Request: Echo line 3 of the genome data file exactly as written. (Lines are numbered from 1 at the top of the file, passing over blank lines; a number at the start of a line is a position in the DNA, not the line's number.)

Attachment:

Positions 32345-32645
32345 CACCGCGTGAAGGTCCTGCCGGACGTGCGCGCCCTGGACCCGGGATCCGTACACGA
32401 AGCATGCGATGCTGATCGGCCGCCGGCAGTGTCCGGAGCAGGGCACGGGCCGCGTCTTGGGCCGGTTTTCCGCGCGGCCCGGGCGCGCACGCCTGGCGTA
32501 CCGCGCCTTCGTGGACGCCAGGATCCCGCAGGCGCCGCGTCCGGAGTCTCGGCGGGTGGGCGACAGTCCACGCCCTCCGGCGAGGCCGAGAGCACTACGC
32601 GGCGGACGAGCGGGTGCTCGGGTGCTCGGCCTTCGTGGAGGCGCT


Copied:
32401 AGCATGCGATGCTGATCGGCCGCCGGCAGTGTCCGGAGCAGGGCACGGGCCGCGTCTTGGGCCGGTTTTCCGCGCGGCCCGGGCGCGCACGCCTGGCGTA